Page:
Behind the Reporting of the Taliban’s Secret Prisons

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It was a throwaway line in a grim Human Rights Watch report that despatched me on my quest: “The Taliban run dozens of unacknowledged prisons.” Right here, for me, was a brand new and sinister side of the sort of parallel authorities that this rebel group has constructed in Afghanistan.

Bombings and shootings have been written about at size. These prisons have been an ignored factor within the Taliban’s terror marketing campaign: a below-the-radar community of incarceration that’s ready to arbitrarily swallow up and punish residents who’re thought of enemies of the group.

Because the Kabul bureau chief for The New York Occasions, I surmised that this community will need to have affected a considerable variety of Afghans. My objective was to explain the bodily options of those prisons as intently as potential, the circumstances underneath which the Taliban’s prisoners are held and the psychological aftermath. What adopted was a visit north, to Badakhshan Province, and a collection of wrenching accounts of beatings, privation, despair and lingering trauma, culminating in a single interview I’ll keep in mind for a very long time.

A dignified man of about 60, already previous by Afghan requirements, informed me how he had watched the Taliban slowly put to loss of life his 32-year-old son, Nasrullah, a military officer, in one in every of their makeshift prisons.

The daddy, Malik Mohammadi, was allowed to go to Nasrullah thrice over 9 days, throughout which his son was disadvantaged of meals and medication for his epilepsy, and was systematically crushed. All of it happened in an deserted home.

“They chained him to a column. He was on a wood mattress body. The chain was tight on his palms and legs. He was dying,” Mr. Mohammadi mentioned.

Nasrullah lapsed into unconsciousness and died on his tenth day of detention.

This painful story, which I wrote about in an article in late February, was recounted with nice calm. Mr. Mohammadi was not making an attempt to realize my sympathy. He merely wished to bear witness to what had occurred to his son.

A resigned half smile performed on his lips as he talked, as if he acknowledged the futility of talking — his son would nonetheless be useless, it doesn’t matter what he mentioned.

On the finish, I did one thing I hardly ever do, as a journalist who, over practically 40 years of reporting, has heard many horrible tales, and been witness to quite a lot of: I put my arms round Mr. Mohammadi and gave him a hug.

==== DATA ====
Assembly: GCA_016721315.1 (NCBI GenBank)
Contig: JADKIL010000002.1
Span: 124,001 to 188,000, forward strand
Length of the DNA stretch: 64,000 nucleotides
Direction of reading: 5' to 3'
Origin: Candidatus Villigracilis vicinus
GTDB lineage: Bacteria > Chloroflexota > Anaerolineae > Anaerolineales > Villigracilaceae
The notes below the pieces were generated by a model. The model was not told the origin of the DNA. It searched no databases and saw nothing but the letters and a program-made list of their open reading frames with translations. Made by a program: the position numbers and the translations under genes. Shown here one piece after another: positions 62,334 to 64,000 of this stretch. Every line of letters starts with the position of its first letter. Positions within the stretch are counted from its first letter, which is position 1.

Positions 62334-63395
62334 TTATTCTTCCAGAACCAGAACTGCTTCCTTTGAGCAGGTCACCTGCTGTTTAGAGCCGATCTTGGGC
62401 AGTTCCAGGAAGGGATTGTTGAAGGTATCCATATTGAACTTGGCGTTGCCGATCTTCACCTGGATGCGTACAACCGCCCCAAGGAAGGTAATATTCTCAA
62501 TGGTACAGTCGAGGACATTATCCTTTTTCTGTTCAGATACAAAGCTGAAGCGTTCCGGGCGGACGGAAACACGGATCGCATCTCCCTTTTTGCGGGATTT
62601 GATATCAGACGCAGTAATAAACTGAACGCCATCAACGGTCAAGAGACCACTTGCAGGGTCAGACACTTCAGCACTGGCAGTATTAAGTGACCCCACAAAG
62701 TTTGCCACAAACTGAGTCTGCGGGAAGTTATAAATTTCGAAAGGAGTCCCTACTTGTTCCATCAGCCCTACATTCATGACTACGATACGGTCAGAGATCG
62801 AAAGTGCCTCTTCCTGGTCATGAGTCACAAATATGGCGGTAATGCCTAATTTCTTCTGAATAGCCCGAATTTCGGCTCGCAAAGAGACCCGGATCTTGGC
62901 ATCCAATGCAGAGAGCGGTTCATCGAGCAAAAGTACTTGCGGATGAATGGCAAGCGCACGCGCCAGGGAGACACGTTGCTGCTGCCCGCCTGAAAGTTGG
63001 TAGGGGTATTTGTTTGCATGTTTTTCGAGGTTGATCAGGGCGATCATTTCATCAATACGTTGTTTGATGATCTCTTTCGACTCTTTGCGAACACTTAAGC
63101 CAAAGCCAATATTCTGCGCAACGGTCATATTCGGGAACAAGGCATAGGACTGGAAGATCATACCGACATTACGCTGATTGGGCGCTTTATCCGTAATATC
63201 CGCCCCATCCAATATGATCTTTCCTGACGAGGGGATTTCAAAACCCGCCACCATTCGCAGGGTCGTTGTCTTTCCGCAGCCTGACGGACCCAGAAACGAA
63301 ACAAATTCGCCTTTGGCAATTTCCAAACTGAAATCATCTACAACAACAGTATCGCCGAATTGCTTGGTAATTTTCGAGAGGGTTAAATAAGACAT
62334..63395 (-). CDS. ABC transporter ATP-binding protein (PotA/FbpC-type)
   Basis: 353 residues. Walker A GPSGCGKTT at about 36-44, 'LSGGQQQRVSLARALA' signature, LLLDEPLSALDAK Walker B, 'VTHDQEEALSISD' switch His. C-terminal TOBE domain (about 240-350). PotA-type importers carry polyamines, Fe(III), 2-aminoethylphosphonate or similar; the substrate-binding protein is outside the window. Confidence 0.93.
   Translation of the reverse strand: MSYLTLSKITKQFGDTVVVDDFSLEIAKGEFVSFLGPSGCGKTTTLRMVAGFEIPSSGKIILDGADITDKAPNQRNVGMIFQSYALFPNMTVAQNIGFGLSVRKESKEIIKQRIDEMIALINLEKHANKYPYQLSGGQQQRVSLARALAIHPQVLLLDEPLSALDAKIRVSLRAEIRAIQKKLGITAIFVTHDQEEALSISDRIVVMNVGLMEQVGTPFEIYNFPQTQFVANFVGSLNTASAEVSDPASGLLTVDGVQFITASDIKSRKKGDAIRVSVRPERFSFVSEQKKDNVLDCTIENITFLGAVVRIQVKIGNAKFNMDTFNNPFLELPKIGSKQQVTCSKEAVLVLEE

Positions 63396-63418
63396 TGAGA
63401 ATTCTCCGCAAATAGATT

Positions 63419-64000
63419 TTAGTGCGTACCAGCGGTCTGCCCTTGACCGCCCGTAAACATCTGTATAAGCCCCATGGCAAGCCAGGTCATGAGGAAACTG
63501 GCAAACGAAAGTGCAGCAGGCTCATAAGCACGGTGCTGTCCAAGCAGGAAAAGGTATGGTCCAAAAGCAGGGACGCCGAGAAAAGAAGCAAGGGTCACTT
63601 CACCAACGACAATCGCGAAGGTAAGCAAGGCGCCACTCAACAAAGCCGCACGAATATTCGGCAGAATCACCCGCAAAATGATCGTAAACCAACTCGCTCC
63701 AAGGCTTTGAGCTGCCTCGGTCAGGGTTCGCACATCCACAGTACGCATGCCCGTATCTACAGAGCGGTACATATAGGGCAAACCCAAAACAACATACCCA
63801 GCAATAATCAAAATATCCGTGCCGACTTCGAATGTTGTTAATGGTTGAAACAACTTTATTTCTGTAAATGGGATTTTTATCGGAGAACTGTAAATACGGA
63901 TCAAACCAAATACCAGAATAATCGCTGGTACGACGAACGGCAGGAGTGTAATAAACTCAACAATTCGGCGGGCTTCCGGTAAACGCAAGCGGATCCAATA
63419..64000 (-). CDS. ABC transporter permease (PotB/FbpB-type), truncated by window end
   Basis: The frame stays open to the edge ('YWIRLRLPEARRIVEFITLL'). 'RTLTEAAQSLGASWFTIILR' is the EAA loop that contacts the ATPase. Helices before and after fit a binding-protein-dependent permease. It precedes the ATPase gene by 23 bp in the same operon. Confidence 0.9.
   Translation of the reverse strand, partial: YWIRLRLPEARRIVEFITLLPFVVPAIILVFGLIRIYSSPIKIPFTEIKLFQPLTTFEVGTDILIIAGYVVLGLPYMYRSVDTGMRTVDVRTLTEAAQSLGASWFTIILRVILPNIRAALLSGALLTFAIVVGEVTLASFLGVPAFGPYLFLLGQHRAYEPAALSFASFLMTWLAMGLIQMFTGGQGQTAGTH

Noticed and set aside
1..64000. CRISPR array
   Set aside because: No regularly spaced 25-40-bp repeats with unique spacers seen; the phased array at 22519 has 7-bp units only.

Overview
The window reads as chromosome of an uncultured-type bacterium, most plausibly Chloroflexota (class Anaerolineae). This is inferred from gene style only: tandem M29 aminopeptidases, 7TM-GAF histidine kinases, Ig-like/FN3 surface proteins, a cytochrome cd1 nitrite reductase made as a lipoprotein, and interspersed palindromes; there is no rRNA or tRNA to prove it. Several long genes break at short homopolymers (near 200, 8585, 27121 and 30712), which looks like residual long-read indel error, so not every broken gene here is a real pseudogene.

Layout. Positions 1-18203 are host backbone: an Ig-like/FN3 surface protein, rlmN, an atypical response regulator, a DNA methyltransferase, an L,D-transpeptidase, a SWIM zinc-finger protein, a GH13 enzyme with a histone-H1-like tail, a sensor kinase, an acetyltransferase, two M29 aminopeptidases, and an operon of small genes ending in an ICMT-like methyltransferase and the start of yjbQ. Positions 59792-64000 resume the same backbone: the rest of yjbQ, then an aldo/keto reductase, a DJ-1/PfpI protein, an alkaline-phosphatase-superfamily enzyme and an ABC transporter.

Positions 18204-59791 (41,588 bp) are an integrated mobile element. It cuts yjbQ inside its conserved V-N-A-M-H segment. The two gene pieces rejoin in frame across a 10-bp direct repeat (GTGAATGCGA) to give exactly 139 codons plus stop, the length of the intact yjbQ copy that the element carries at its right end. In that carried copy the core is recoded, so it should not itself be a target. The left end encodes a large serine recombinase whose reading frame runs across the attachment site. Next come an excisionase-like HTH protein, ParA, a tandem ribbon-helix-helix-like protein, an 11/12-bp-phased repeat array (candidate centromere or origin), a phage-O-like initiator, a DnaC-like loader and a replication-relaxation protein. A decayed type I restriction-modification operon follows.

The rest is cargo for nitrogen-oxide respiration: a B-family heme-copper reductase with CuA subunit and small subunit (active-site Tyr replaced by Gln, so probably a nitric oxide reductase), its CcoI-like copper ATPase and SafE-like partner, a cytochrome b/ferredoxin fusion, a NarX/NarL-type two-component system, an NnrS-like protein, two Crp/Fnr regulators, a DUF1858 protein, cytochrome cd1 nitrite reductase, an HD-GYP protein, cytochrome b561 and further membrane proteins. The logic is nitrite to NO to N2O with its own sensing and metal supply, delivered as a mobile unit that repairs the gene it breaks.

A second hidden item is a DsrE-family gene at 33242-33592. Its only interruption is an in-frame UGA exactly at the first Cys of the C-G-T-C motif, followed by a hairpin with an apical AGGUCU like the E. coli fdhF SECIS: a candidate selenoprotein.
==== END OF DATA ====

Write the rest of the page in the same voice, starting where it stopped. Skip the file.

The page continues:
The rule is all the time, don’t get entangled within the tragedies of others. It’s not a part of the job. Typically although, not usually, the rule is bent. Mr. Mohammadi appeared very alone in his grief. He accepted my gesture with out embarrassment and took his depart.

The interview with Mr. Mohammadi happened on a resort balcony within the northern provincial capital of Faizabad. A buzkashi match — a tough recreation of mounted polo wherein the headless corpse of a calf or goat is chased by riders round an immense subject — was unfolding noisily beneath us.

Earlier than the interview, I had ranged far and broad within the mountains of Badakhshan on the lookout for ex-prisoners of the Taliban, with my small and glorious workforce of colleagues: the photographer Kiana Hayeri; a reporter within the Kabul bureau, Najim Rahim; and an ideal Faizabad freelance journalist and driver (who requested to not be named).

Considered one of our locations was a forlorn rural outpost of an ineffectual pro-government militia in Jorm District. We have been informed as quickly as we arrived that we must make the interviews fast, because the Taliban had gotten wind of our arrival. So we hurried, and afterward the Faizabad colleague sped our small automobile by means of the hills to get us out of there.

As we have been making our manner again, we might see the white flag of the Taliban fluttering throughout the river. After we arrived again on the town, our colleague informed us with grim humor that the final stretch of street was recognized domestically as “the valley of loss of life” as a result of Taliban kidnappings weren’t rare.

Simply the week earlier than, he informed us, a decide from Faizabad had been kidnapped on it.

This text is from the At Warfare e-newsletter. To obtain it, join right here.

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